Is your baby taking short naps that have him waking after only 20-30 minutes? I know that feeling. Babies and sleep can often seem be a true mystery sometimes. Let’s take a look at some reasons why your baby may not be napping well.
#1 – Baby is Hungry
Super simple, but oftentimes baby wakes when they’re hungry. Make sure your baby has gotten a full feed pretty close to the time that they’re going to lay down for a nap. You don’t want baby to fall asleep to the bottle, or after drinking very little. You want baby to have a full feed close to naptime. Some babies are also known for “snacking” and this can have your baby waking early to eat.
#2 – Baby is Under or Overtired
Sounds crazy that your baby can be so tired that they won’t sleep well right? Well that’s very true and if you’re missing your baby’s sleep cues and allowing your baby to stay awake for too long of periods of time, it can cause your baby to be more fussy and hard to settle. On the flip side, if you’re baby isn’t very tired at all and you’re trying to get your baby to sleep, you’ll experience a fussy baby at naptime! It’s important to follow the appropriate awake/sleep times for your little one to have the best experience.
#3 – Teething
My daughter is actually going through this right now as I write this post! Teething definitely interferes with sleep. Since teething is painful for babies, it can often affect sleep and lead to short naps. If your baby isn’t sleeping very well, check for any new teeth!
#4 – Baby’s Age
Your baby’s age plays a big role in how well your baby sleeps. Newborns have a much shorter sleep cycle and sleep is not driven by circadian rhythm at this age and baby’s internal clock is still developing. On the flip side, if your child is older, that could lead us to #5.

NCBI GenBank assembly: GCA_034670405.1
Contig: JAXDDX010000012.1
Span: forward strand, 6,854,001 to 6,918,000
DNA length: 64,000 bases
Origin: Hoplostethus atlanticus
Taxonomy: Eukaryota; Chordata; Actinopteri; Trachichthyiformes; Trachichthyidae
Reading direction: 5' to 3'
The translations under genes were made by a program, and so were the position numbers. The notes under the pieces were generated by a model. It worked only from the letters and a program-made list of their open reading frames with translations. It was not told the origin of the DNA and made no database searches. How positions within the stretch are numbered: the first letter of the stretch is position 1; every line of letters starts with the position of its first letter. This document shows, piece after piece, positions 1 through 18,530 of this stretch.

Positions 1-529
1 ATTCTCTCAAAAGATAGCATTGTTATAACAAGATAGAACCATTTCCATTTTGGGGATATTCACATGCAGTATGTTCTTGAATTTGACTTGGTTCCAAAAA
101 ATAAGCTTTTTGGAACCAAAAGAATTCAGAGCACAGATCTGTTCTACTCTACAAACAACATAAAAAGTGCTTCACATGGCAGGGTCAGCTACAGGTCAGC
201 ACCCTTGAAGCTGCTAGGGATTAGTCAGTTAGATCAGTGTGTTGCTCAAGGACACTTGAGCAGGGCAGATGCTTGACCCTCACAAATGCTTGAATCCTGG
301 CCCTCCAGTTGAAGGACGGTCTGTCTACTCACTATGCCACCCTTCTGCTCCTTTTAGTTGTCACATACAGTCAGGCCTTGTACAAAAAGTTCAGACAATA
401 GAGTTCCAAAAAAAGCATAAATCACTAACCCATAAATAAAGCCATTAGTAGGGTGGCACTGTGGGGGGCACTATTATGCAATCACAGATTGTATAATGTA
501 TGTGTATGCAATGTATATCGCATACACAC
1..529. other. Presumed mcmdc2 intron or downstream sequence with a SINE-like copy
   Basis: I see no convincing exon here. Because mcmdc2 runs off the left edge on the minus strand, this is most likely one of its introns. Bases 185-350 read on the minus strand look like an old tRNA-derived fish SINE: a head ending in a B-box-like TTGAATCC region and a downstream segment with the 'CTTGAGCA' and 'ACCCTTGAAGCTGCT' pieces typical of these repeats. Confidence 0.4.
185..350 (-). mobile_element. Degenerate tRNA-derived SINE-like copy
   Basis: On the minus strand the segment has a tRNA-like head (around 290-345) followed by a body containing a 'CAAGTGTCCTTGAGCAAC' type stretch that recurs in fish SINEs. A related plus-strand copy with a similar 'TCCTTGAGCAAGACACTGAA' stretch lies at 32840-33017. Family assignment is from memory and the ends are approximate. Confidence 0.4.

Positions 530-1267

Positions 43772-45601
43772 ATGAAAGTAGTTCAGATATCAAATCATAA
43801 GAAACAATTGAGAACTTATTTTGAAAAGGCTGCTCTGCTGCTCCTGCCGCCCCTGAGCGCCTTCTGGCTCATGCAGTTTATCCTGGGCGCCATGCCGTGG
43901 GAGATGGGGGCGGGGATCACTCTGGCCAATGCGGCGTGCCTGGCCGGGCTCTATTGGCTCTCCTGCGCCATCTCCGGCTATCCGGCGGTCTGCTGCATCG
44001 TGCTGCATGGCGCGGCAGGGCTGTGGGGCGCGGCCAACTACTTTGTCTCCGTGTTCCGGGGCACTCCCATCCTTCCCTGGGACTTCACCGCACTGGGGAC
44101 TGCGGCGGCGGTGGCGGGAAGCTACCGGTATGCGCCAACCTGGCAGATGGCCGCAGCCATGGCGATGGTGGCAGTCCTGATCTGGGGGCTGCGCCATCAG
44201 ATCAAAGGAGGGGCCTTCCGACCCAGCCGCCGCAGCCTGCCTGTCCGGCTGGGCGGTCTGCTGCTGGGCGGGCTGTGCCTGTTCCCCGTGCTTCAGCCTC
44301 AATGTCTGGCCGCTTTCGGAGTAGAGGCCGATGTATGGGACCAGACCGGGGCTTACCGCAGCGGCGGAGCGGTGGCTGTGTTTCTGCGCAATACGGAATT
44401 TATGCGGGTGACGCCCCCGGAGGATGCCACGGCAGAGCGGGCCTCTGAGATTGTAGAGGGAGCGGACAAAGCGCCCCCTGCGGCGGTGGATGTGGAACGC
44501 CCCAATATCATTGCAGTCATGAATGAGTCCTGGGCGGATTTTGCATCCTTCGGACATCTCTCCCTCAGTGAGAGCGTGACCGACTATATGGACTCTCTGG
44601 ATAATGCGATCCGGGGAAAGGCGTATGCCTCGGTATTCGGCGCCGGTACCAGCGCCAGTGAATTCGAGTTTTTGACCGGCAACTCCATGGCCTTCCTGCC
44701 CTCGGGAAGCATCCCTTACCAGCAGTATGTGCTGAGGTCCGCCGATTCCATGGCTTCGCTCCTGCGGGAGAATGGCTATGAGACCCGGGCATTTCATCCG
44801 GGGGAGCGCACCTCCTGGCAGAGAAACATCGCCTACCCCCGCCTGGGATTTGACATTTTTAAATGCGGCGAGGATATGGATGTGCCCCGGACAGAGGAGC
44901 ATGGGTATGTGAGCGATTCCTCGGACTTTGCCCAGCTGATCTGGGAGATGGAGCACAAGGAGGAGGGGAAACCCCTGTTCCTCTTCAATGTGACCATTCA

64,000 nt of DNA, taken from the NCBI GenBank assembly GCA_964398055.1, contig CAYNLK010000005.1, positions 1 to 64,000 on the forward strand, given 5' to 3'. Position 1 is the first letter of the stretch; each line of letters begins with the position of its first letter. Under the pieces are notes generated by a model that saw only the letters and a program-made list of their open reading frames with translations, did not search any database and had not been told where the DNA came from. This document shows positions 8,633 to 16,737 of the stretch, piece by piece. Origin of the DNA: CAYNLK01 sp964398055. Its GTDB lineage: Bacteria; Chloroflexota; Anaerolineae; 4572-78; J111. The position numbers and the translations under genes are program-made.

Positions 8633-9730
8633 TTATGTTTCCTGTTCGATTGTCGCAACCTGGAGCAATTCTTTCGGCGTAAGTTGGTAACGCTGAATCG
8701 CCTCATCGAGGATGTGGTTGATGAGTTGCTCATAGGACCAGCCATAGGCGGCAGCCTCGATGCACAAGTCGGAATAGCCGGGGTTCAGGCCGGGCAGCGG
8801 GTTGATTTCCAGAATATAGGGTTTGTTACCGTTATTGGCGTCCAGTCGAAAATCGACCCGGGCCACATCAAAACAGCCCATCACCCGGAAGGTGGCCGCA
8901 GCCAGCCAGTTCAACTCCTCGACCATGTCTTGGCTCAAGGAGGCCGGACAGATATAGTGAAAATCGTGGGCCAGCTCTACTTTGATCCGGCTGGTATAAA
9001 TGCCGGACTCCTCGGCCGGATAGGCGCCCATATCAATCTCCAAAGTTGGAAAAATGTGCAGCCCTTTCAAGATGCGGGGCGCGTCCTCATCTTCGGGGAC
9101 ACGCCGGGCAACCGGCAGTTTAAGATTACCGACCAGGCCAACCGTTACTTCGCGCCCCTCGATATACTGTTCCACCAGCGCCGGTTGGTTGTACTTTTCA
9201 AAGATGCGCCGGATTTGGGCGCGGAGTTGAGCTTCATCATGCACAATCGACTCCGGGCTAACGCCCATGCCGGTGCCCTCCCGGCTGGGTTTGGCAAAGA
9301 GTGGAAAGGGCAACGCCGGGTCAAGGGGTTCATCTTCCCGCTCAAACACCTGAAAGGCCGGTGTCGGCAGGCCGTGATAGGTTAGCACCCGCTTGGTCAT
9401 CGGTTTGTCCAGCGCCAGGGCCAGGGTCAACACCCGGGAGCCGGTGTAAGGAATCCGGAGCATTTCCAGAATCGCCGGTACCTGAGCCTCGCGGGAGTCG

#5 – Could Be Time To Drop A Nap
If your child has started refusing naps, or it seems like naps are getting shorter and shorter, it is a possibility that it could be time for your baby to drop a nap. Oftentimes nap transitions can happen at 5-6 months (drop to 3 naps), 8-9 months (drop to 2 naps) and 14-18 months (drop to 1 nap).
#6 – Baby Has A Sleep Crutch
If you’re wondering what this is, a sleep crutch is anything that your baby needs in order to fall asleep. A sleep crutch could be rocking, relying on a parent/caregiver to get them to sleep before laying down, a pacifier, nursing, motion, etc. A sleep crutch can help your baby fall asleep, but when your baby wakes after the first sleep cycle (30-45 minutes), they will look for this crutch to be able to get back to sleep. It’s important to wean your baby from certain sleep associations, although not all of them are bad.
#7 – Not Enough Activity
It’s possible that your baby isn’t napping well if there isn’t enough activity during the day to warrant the nap. Keeping your baby physically and mentally active is key to naps and even nighttime sleep. Children should be exposed to light, and have time set aside for play so that they can exert some energy and be able to rest/sleep well.
#8 – Sleep Environment
It’s important to make sure your baby’s sleep environment is consistent and conducive to sleep. The baby’s sleep environment should be quiet, dark and free of distraction. Having a white noise machine is also helpful if you’re trying to tune out other household noise!
When you spend your morning thinking you’ll get a lot accomplished when your baby takes nap only to find out that nap was short and only lasted for 20-30 minutes, it can be completely frustrating, but oftentimes, it can be something simple that fixes the problem. Take a moment and try applying what you’ve learned in this list to see if you can help your little one nap for longer!